Following a few pints I feasted on fish and chips.

Then watched the sun set over the harbour.
Good night all.

Redcar to Newcastle

An early start on another sunny day, cycling along long straight roads out of town, towards Middlesborough.

Having previously visited Hull and Scarborough and all points in between.

Slowly passing sleepy factories and desolate bus shelters.

Bunker like social clubs and flower lined roads.

The Albion club in South Bank has stood empty for the last three years. 

Now local lad Mark Trainor has the keys – and says opening the doors to the club his own family frequented for years will be a dream come true.

He’s planning to cater for everyone, he says, and it won’t just be all about drinking.

Parents will be able to call in for a coffee after dropping the kids at school, there will be pool nights and Mark’s personal favourite – Pie Day Fridays.

Gazette

Public art framing the Transporter Bridge.

The £2.7m Temenos structure has taken four months to piece together on the banks of the River Tees near Middlesbrough’s Transporter Bridge.

Thousands of metres of steel wire have been woven between the two steel rings to create the 164ft high and 360ft long sculpture.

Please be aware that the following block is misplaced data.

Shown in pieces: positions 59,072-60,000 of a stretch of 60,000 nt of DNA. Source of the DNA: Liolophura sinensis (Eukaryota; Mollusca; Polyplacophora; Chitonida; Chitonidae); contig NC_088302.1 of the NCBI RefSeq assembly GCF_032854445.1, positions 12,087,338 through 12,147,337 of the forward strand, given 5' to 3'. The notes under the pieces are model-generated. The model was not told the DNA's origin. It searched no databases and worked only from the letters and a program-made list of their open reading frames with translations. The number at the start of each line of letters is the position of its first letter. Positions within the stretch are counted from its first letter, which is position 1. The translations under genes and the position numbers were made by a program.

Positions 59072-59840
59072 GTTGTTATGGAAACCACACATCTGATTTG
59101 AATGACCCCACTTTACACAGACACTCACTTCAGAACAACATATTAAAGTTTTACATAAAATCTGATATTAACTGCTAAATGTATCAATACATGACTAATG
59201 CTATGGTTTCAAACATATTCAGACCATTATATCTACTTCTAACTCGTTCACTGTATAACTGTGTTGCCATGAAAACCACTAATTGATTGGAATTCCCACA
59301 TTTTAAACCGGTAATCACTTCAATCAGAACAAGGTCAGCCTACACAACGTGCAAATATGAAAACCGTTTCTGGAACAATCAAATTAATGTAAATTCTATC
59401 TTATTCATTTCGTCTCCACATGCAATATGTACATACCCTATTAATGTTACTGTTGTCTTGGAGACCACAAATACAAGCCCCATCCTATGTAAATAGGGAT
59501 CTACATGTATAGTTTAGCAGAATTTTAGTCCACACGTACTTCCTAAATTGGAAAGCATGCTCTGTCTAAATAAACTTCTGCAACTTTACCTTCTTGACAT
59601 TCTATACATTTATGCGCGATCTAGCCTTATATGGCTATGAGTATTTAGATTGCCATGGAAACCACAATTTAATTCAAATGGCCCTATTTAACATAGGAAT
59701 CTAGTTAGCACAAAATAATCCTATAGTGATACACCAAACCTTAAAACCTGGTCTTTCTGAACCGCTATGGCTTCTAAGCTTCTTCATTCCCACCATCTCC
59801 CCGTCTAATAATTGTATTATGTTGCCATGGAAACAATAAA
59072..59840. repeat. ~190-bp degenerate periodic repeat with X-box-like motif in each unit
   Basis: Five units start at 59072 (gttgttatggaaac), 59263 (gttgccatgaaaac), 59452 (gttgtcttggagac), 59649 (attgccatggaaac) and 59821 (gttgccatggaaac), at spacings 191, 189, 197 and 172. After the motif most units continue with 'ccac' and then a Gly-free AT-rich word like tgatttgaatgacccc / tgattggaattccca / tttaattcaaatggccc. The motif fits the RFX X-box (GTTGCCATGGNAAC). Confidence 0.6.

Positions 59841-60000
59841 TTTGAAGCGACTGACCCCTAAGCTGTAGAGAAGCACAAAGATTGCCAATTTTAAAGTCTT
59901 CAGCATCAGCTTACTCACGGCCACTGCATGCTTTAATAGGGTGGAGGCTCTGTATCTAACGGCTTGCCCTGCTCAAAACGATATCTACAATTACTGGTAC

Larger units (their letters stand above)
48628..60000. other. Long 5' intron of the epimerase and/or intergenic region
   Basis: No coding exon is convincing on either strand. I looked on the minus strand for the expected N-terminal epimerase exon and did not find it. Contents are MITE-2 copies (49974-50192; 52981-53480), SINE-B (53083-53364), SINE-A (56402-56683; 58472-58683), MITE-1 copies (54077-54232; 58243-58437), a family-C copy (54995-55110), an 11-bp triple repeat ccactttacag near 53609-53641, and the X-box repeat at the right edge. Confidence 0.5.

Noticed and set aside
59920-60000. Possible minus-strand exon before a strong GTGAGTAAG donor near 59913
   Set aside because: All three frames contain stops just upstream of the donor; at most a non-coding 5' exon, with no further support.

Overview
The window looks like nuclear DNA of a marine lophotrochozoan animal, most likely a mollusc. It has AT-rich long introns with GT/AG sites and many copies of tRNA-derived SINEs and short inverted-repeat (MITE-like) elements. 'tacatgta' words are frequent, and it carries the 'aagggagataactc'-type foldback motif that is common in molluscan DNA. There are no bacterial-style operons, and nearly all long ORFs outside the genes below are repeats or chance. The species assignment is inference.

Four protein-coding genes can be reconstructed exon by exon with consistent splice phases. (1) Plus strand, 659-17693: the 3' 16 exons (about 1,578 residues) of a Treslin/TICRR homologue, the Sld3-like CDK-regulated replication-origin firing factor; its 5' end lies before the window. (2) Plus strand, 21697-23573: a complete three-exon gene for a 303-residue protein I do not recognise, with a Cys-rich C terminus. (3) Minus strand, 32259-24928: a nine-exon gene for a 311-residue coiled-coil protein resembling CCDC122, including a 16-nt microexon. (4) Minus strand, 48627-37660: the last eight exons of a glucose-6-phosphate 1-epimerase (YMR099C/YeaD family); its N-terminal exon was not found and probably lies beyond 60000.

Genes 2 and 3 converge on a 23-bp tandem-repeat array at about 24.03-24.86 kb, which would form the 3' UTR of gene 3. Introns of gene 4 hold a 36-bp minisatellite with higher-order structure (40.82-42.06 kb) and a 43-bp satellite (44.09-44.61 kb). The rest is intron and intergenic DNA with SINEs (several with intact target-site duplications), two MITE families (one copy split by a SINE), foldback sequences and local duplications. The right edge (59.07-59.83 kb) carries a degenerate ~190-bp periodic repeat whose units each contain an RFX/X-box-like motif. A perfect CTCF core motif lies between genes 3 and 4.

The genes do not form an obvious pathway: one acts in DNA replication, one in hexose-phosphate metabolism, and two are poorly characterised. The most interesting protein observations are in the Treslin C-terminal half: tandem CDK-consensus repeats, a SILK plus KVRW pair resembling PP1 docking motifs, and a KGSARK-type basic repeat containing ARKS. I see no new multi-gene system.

It was created by artist Anish Kapoor and structural designer Cecil Balmond.

BBC

Temenos is a Greek word meaning land cut off and assigned as a sanctuary or holy area.

Following a 1907 Act of Parliament the bridge was built at a cost of £68,026 6s 8d  by Sir William Arrol & Co. of Glasgow between 1910 and 1911 to replace the Hugh Bell and Erimus steam ferry services. A transporter bridge was chosen because Parliament ruled that the new scheme of crossing the river had to avoid affecting the river navigation. 

The opening ceremony on 17 October 1911 was performed by Prince Arthur of Connaught, at its opening the bridge was painted red.

In 1961 the bridge was painted blue.

In 1974, the comedy actor Terry Scott, travelling between his hotel in Middlesbrough and a performance at the Billingham Forum, mistook the bridge for a regular toll crossing and drove his Jaguar off the end of the roadway, landing in the safety netting beneath.

Wikipedia

The cycle track followed the river, which sports a fine array of industrial architecture.

Tees Newport Bridge designed by Mott, Hay and Anderson and built by local company Dorman Long who have also been responsible for such structures as the Tyne Bridge and Sydney Harbour Bridge, it was the first large vertical-lift bridge in Britain.

Wikipedia

Crossing the river and heading for Hartlepool.

Negotiating underpasses and main road cycle lanes.

I was delighted to be drawn toward Dawson House here in Billingham.

Austere brick churches.

St Joseph RC Low Grange Avenue Billingham

A prefabricated polygonal structure of the 1970s, with laminated timber frame. The seating came from Pugin & Pugin’s church at Port Clarence. 

Taking Stock

Just along the way Saint Lukes Billingham 1965.

In a slightly more upbeat mode St James the Apostle Owton Manor.